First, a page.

BUT, my oldest son, The English Major, LOVES poetry, does poetry slams and performance poetry gigs, and such, and I try, I really do. But I have no idea what he’s talking about most (okay, ALL) of the time.

    Still, I guess all that poetry reading as a child had an effect. I just wish I knew what it was.

  9. 9 LauraE September 15, 2007 at 4:32 pm

    I was introduced to poetry by my daughter’s love of Langston Hughes. I began to read his poetry and became inspired by the way he saw the world. My mom loves Walt Whitman. I read his poetry and became inspired by his perceptions of nature. Somehow poetry eluded me most of my life. I’ve never tried to write a poem. But the feeling I get when I read poetry is unlike any feeling I get from reading the words of a novel or short story. It’s more emotional. It’s a kind of epiphany combined with knowing something was true all along. Seeing something old in a new way in a split second.

  10. 10 Shirley JonesLuke September 15, 2007 at 7:03 pm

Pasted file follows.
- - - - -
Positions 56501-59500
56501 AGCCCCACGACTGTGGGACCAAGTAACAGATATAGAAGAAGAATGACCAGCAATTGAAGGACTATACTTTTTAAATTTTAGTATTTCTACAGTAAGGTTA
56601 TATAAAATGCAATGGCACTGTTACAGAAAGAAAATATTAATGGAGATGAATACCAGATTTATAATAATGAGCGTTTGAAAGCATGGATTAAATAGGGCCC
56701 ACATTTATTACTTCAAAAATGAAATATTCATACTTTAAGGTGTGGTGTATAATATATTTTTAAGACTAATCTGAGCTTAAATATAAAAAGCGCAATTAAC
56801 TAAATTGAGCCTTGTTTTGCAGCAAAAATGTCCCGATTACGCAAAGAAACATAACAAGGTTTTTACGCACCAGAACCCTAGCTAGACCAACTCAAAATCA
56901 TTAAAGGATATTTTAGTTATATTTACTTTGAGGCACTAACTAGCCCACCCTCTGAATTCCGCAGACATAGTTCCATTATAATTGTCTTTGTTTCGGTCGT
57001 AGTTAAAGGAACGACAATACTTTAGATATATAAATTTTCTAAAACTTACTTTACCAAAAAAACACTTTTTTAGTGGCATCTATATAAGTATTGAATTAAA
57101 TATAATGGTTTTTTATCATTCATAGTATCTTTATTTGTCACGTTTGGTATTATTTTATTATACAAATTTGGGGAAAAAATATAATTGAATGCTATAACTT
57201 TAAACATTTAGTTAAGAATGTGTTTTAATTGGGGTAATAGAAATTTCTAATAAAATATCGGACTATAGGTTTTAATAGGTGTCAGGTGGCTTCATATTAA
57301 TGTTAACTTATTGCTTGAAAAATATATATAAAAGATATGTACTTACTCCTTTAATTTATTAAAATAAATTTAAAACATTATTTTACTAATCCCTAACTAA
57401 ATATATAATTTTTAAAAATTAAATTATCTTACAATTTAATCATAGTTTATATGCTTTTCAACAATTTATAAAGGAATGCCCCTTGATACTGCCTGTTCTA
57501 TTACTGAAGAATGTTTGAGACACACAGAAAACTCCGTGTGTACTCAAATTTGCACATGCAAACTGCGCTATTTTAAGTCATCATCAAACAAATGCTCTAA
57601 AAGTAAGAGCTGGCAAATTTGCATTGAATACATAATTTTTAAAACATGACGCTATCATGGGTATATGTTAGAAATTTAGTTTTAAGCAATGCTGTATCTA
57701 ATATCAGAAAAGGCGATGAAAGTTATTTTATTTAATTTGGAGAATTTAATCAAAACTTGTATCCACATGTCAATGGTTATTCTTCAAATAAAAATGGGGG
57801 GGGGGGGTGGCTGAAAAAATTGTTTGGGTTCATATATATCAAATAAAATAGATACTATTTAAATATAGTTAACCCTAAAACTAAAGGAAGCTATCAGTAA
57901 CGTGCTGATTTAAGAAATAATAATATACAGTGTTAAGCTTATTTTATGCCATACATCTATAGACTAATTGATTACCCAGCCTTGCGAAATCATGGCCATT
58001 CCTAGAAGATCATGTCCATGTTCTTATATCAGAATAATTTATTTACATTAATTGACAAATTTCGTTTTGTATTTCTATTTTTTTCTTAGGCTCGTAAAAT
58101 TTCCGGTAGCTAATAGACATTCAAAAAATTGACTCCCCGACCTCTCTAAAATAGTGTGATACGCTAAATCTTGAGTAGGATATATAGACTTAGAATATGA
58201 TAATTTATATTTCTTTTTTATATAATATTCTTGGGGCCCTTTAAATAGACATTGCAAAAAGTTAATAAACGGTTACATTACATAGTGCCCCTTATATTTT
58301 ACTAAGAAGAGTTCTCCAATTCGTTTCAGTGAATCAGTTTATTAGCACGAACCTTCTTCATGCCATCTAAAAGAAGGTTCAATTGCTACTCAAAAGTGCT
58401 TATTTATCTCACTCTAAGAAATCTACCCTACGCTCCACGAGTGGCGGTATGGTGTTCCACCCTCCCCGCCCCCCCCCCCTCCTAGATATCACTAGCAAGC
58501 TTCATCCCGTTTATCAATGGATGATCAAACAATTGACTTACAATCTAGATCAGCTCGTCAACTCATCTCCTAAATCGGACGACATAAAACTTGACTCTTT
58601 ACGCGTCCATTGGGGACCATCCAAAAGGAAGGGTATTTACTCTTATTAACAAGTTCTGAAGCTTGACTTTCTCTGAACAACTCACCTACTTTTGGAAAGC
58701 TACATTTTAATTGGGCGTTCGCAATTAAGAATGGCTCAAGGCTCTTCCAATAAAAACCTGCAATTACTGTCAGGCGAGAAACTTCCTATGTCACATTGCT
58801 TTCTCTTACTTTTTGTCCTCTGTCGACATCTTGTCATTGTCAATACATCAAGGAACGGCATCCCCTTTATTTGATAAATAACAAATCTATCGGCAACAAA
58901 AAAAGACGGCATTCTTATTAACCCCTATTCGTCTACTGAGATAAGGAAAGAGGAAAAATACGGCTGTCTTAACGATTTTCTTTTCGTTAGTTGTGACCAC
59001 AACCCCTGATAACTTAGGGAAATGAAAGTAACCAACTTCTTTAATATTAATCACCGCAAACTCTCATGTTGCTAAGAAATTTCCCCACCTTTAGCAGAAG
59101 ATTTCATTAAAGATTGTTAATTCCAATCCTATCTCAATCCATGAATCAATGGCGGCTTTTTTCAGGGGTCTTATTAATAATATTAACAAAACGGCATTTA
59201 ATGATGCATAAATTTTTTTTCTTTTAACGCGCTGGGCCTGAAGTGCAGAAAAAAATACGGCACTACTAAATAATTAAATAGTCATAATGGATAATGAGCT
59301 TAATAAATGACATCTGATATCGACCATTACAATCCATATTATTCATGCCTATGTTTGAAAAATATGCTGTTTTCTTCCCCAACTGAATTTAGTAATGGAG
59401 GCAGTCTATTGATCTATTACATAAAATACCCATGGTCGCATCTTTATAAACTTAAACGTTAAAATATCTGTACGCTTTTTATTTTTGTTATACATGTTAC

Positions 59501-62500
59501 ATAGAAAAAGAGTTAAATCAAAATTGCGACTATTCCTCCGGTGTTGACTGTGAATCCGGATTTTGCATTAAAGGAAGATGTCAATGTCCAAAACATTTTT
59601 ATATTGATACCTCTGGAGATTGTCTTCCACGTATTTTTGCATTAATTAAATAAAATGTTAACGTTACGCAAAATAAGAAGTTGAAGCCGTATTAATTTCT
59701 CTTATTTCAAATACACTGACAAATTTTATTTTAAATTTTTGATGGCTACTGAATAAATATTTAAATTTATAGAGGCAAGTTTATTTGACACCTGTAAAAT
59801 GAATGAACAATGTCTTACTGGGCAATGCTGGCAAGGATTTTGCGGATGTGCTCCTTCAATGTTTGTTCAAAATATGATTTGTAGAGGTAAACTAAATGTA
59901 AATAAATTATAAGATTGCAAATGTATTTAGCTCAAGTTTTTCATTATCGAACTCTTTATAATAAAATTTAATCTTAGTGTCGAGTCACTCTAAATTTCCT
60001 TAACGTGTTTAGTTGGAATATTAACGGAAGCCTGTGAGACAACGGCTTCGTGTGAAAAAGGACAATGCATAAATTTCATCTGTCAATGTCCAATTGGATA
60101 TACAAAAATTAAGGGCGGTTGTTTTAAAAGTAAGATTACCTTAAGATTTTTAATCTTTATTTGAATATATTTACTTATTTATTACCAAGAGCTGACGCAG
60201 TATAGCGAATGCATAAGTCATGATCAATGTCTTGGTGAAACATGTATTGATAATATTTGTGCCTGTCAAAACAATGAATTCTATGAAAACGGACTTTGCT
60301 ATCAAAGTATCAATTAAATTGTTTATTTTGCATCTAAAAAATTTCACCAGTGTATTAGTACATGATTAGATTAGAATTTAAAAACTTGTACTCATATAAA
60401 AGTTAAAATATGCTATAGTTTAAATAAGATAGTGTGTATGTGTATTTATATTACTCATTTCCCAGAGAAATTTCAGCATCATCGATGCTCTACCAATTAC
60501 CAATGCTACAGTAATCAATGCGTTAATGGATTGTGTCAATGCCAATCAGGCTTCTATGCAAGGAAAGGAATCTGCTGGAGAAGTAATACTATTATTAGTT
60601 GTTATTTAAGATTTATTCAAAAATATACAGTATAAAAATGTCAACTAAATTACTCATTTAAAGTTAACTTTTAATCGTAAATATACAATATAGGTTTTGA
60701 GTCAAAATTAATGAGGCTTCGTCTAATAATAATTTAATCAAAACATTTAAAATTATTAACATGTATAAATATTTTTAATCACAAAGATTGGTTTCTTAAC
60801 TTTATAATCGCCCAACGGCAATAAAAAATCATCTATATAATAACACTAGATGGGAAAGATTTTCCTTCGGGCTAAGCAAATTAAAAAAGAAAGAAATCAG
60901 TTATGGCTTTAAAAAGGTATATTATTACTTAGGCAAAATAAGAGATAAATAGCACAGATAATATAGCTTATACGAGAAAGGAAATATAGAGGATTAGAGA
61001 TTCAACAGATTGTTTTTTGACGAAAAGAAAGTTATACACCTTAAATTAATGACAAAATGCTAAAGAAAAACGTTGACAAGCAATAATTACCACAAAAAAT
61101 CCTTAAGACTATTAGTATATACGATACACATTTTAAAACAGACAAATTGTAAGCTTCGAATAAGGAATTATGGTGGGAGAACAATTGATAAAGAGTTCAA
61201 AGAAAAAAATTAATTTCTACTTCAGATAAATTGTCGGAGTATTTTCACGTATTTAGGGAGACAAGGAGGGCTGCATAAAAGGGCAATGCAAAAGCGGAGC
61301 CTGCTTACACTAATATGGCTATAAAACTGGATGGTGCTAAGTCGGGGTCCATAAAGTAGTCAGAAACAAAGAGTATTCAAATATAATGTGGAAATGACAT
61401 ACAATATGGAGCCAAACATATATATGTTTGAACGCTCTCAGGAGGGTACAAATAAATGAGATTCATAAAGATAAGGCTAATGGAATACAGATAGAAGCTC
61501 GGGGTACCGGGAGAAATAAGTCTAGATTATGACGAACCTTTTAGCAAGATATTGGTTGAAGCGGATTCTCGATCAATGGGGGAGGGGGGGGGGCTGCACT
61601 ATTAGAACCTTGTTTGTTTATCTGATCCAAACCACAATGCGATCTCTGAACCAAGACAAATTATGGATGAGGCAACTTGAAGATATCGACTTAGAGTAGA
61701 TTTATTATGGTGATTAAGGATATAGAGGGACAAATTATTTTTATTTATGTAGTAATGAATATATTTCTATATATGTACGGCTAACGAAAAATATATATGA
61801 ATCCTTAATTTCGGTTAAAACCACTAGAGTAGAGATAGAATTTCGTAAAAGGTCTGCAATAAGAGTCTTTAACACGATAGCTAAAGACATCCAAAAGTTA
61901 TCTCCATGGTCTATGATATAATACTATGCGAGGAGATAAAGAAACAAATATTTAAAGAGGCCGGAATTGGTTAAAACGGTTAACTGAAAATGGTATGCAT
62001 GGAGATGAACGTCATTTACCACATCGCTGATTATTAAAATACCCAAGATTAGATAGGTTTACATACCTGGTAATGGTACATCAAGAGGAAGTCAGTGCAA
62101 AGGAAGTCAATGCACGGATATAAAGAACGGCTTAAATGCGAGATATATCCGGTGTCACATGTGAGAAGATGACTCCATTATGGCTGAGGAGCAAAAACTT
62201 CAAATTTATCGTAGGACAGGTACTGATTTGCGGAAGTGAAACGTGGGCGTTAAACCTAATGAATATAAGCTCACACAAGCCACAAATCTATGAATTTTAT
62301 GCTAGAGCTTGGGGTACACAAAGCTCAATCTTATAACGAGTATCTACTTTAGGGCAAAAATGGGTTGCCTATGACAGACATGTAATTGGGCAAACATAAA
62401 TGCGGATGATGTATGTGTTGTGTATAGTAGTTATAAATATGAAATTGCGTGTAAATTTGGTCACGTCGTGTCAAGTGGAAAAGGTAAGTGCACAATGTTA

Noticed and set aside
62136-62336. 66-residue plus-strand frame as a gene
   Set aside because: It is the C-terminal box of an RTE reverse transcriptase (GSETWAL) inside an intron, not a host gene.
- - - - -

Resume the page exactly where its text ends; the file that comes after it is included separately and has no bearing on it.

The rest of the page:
My life is like an Epic poem – call it the modern-day “Odyssey”. Like it’s erstwhile hero, I am searching for a way back to my writing life. I began my journey long ago and with many victories – a desire to write, winning school writing contests, and receiving many accolades from teachers about my writing. I was a child then filled with the wonder and hope for a burgeoning talent. When I was a teen, reality set in. My desire to write was still there but the need to find a career that would pull me out of poverty became the dominant goal. I soon fancied myself a future psychologist, working with those who needed help finding their way. All through high school, my desire and goal ran side by side. I would submit poetry to my school’s literary magazine and look for colleges with a strong psychology program. After graduation, I found myself at the university. Again, I was filled with hope and wonder for my career endeavors and again, I continued to include writing in my life. But it soon became evident that my writing passion was dwindling as the need to earn money grew more dominant. After a year at the university, I had to leave and help support my family. I worked during the day and eventually qualified to participate in the company’s tuition reiumbursemenmt program. I enrolled in a local college and again my career path changed. I focused on a career that would be lucrative but included writing – I settled on law. I had found a new passion and my journey was on a new path. For several years, I took pre-law courses, earning the highest grades in those classes that emphasized writing. I also began subscribing to writing magazines so that I could stay involved in the writing life. Eventually, with an undergraduate degree in hand, I was on the verge of entering law school, but a chance comment and a newspaper ad once again set me on a different path. I could go on and on, but as of today, I am back on the writing path and this time it’s to stay. Like the hero in the “Odyssey”, I have made it back to what I desire.